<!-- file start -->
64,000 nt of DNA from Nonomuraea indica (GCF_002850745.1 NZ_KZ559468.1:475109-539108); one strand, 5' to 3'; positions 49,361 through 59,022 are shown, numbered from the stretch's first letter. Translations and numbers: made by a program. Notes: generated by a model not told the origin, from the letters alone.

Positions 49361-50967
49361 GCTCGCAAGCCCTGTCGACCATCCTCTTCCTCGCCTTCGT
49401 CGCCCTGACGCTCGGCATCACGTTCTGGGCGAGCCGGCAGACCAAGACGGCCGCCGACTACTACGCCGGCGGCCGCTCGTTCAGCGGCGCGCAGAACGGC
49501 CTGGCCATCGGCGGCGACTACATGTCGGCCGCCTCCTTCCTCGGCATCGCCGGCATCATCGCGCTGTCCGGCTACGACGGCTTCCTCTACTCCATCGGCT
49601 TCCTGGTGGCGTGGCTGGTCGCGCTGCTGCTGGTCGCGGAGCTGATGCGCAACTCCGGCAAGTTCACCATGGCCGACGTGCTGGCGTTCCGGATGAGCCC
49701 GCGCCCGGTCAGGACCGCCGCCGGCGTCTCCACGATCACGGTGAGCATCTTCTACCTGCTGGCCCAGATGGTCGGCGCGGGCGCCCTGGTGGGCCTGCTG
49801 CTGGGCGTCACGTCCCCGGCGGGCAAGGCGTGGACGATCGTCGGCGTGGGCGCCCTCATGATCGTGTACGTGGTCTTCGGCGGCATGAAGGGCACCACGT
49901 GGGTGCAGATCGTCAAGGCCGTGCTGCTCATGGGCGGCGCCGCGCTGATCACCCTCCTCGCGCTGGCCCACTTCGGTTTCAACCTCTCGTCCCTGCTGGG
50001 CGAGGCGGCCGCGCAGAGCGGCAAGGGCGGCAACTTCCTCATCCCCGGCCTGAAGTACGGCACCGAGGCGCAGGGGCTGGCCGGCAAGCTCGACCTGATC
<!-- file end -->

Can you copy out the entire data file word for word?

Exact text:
64,000 nt of DNA from Nonomuraea indica (GCF_002850745.1 NZ_KZ559468.1:475109-539108); one strand, 5' to 3'; positions 49,361 through 59,022 are shown, numbered from the stretch's first letter. Translations and numbers: made by a program. Notes: generated by a model not told the origin, from the letters alone.

Positions 49361-50967
49361 GCTCGCAAGCCCTGTCGACCATCCTCTTCCTCGCCTTCGT
49401 CGCCCTGACGCTCGGCATCACGTTCTGGGCGAGCCGGCAGACCAAGACGGCCGCCGACTACTACGCCGGCGGCCGCTCGTTCAGCGGCGCGCAGAACGGC
49501 CTGGCCATCGGCGGCGACTACATGTCGGCCGCCTCCTTCCTCGGCATCGCCGGCATCATCGCGCTGTCCGGCTACGACGGCTTCCTCTACTCCATCGGCT
49601 TCCTGGTGGCGTGGCTGGTCGCGCTGCTGCTGGTCGCGGAGCTGATGCGCAACTCCGGCAAGTTCACCATGGCCGACGTGCTGGCGTTCCGGATGAGCCC
49701 GCGCCCGGTCAGGACCGCCGCCGGCGTCTCCACGATCACGGTGAGCATCTTCTACCTGCTGGCCCAGATGGTCGGCGCGGGCGCCCTGGTGGGCCTGCTG
49801 CTGGGCGTCACGTCCCCGGCGGGCAAGGCGTGGACGATCGTCGGCGTGGGCGCCCTCATGATCGTGTACGTGGTCTTCGGCGGCATGAAGGGCACCACGT
49901 GGGTGCAGATCGTCAAGGCCGTGCTGCTCATGGGCGGCGCCGCGCTGATCACCCTCCTCGCGCTGGCCCACTTCGGTTTCAACCTCTCGTCCCTGCTGGG
50001 CGAGGCGGCCGCGCAGAGCGGCAAGGGCGGCAACTTCCTCATCCCCGGCCTGAAGTACGGCACCGAGGCGCAGGGGCTGGCCGGCAAGCTCGACCTGATC